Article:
The Top 5 Fundamental Analysis Tools to Understand

March 8, 2019, By fierce,

Fundamental analysis is key to understanding the underlying nuts and bolts of a company’s engine.  Without it, you’re often just blindly buying a stock, hoping for the best.

Think of fundamental analysis as a must for gauging company health.

A fundamental analyst is simply trying to understand the intrinsic value of a company stock – or the true value of a stock by fundamentals.  We do that by focusing on five key numbers.

No. 1 — Earnings

Earnings are the bottom line.  Earnings give an indication of future potential.  Without earnings, a stock is on life support. This is the lifeblood of any company success.  If a company isn’t making money, we have to identify where the value is.  Will it make money in the future?

No. 2 – Price to Earnings (P/E)

This ratio examines the underlying relationship between the stock price and earnings.  For example, a stock trading at $20 and EPS of 4 would have a P/E ratio of 5, or $20 / 4. This gives a fundamental analyst an idea of just how much the stock market is willing to pay for one share of said stock.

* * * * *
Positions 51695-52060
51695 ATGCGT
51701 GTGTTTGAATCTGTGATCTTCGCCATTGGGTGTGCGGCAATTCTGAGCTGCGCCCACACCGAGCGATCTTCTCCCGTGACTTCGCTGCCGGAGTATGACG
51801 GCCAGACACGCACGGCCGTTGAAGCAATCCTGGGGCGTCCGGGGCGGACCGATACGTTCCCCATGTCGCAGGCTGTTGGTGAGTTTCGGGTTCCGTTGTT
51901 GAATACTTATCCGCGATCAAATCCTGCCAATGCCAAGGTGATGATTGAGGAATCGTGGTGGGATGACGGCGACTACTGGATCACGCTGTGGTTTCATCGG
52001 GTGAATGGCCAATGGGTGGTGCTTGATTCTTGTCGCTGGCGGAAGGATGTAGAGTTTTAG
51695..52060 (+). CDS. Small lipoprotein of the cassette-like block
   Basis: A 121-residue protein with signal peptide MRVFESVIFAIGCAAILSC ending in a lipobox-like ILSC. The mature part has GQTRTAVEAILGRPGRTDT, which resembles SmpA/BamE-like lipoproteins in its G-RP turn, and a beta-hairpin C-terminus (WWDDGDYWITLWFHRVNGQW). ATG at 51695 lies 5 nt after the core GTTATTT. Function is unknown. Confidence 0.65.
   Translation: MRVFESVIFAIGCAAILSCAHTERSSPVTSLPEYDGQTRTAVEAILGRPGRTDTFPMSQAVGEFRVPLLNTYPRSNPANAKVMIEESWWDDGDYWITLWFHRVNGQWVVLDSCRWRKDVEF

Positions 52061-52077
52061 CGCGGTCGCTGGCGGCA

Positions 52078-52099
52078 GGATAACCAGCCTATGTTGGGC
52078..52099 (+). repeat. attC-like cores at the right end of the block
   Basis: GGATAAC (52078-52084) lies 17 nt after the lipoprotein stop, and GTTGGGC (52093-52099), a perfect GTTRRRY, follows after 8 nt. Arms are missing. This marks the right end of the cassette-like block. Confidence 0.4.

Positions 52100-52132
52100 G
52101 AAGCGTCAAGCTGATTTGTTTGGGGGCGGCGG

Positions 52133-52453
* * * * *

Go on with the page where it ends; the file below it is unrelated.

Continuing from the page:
No. 3 – Price to Earnings Growth (PEG)

When it comes to the PEG ratio, we’re looking for anything less than 1.0 to tip us off that something may be off.  A read greater than 1.0 tells an analyst the stock may be overvalued.  A read under 1.0 may be a strong indication of undervaluation.

No. 4 — Price to Sales (P/S)

Price to sales allows an analyst to value a stock relative to total sales over a 12-month period (or the last four quarters). This is often found by dividing a market cap of a stock by total revenue generated.  It reflects the value placed on sales figures by the market.

No. 5 — Price to Book (P/B)

The P/B ratio is an estimate of the price of a company relative to the book value of the assets it owns after accounting for debt, depreciation, and other factors.  If a company has a P/B ratio of 1.0, it’s selling at exactly book value. A high P/B ratio means a stock is expensive and low P/B ratio means it’s cheap.

These are just a few key numbers to be aware of as a fundamental investor.

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